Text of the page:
I would like to pick up from where I left off in my last entry about my Dad’s need for companionship. Recently a friend tweeted, “there are too many similarities between love and companionship. the sooner I know the difference, the better”. It is easy to cross that line and not know it because the boundary that separates them is very often vague. There are too many overlapping emotions. Anything that involves the emotions is complicated and at risk of being misunderstood. It is said that love is verb more than it is a noun.

Dad seems to tie companionship with a soul-mate. He uses both terms interchangeably. I, on the other hand, feel they could be separate, serving different purpose and having different characteristics. The fact that Dad have had several companions showed that none of them were able to fulfill his need for emotional connection for long. To me, these companions were merely there for a season. They connected with him and fulfilled certain needs at different stages of his life. I do not know to what extent he confuses them with a soul-mate. My criteria for a soul-mate closely resembles that of a covenant friend. I see a companion as someone who shares the same interests, energy level and possibly even the same life goals as me. We desire each others company so long as these shared characteristics remain. Once these change, we start to drift apart. There is less expectation from a companion. A covenant friend however, is someone who looks out for you and sticks with you closer than a brother, accepts you like a family, understands you inside-out, shares the same values as you and is willing to take risk with you for your own sake. A soul-mate is a companion and covenant friend combined.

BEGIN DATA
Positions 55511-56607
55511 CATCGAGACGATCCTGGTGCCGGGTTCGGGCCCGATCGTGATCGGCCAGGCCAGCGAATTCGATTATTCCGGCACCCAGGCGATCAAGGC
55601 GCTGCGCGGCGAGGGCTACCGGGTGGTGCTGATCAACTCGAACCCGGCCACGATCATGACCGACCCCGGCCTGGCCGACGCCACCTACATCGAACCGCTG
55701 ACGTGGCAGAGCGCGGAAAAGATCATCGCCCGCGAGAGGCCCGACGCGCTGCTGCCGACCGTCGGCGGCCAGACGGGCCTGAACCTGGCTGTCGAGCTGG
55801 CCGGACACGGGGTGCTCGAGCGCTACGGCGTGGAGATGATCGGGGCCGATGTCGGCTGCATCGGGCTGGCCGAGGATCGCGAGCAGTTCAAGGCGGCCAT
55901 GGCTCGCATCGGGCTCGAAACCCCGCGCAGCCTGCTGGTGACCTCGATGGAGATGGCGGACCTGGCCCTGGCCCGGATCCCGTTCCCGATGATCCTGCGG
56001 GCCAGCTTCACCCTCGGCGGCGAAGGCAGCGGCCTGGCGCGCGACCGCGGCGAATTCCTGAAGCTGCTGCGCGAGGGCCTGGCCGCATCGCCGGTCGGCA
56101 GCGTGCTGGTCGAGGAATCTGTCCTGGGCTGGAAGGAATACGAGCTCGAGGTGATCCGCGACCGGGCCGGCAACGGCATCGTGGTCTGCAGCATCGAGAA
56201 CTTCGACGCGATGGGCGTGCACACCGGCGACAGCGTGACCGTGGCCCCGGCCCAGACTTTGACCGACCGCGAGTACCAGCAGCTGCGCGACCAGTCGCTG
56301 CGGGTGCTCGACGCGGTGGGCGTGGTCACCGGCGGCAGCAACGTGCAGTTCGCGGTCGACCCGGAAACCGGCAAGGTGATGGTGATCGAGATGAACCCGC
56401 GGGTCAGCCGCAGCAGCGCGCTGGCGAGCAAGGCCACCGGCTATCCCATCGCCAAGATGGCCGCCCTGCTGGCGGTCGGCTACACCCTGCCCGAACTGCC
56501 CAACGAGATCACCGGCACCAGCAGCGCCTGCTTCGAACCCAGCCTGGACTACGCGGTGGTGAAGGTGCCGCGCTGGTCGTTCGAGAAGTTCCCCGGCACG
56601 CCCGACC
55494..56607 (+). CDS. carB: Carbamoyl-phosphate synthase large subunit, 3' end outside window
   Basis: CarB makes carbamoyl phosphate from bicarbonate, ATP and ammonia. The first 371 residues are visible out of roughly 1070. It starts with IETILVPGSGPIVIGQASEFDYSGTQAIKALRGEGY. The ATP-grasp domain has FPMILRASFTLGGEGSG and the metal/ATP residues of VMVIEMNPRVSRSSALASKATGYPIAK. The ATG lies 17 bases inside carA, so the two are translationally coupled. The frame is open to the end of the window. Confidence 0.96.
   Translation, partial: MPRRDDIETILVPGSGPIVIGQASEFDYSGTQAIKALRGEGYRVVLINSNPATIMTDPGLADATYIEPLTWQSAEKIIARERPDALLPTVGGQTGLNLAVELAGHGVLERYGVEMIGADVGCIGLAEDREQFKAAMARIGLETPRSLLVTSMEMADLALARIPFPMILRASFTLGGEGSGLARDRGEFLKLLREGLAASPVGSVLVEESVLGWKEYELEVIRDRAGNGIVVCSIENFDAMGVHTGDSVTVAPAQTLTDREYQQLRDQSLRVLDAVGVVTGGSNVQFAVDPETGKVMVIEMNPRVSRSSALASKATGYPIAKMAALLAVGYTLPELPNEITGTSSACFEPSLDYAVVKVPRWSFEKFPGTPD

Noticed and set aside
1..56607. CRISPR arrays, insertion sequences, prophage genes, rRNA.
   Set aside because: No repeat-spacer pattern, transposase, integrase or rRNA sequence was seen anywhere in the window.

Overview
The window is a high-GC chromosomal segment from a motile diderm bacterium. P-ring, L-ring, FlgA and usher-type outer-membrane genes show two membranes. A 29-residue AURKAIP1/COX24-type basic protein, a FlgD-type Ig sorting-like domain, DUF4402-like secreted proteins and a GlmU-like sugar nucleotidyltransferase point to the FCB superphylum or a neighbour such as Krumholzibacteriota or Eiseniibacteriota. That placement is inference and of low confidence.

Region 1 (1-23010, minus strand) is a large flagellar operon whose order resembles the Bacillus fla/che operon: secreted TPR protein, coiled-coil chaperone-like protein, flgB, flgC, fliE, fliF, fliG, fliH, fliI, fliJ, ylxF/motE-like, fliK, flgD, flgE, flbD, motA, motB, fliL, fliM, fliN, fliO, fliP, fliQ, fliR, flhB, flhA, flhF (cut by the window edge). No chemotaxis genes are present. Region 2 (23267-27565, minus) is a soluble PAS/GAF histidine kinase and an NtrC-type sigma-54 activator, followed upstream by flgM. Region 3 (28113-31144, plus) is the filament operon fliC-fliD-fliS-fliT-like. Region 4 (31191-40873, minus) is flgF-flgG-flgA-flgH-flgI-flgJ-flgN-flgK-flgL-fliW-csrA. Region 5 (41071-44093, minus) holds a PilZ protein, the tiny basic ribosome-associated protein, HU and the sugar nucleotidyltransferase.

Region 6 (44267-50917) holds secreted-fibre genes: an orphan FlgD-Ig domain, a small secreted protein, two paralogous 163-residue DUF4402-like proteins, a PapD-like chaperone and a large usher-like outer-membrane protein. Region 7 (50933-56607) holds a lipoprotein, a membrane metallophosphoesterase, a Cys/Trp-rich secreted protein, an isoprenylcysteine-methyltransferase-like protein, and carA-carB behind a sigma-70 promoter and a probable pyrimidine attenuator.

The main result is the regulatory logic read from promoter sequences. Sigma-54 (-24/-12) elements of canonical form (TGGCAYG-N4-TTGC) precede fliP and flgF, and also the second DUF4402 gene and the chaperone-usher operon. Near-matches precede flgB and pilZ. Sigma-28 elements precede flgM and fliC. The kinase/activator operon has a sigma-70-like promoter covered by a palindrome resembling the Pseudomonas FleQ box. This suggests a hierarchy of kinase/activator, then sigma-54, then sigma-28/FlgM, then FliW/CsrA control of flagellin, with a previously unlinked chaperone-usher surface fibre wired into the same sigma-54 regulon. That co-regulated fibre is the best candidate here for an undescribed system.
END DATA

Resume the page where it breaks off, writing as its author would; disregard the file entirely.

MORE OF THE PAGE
And then there is spouse. Ideally, our soul-mate eventually becomes our spouse. But for a soul-mate to qualify as successful marriage material, there should be an element of romance and mystery. There is always something fresh about this person that you want to spend your lifetime knowing. And of course, physical desire counts as well. Personally, I do not know if this is a realistic expectation. I personally have not come across such a combination. Judging by the divorce statistics, it seems to be so. If a soul-mate has all the ingredients for what makes a good spouse, then it appears that most of us did not end up marrying our soul-mate. Why? Was it because the feelings were only platonic? Is there even such a thing among opposite sex?

Where does love fit in? I think love is birthed when we make a conscious decision to commit to each other’s well-being and to remain committed in that relationship for life, whether married or not, although I cannot phantom why one would not. When things go downhill, love forgives, keeps us trying and motivates us to recommit ourself. The day we step away from this commitment is the day we step out of love. Love, when stripped bare in this context, looks like this. Who we marry becomes irrelevant. It only counts in our experience of the love journey we have decided to take. The problem is, many of us jump into the love wagon too hastily. I am a classic example of someone who did not understand what that commitment means. I hardly knew myself enough to know who I want to spend this love journey with for the rest of my life. And for that, the journey suffers. All parties suffer.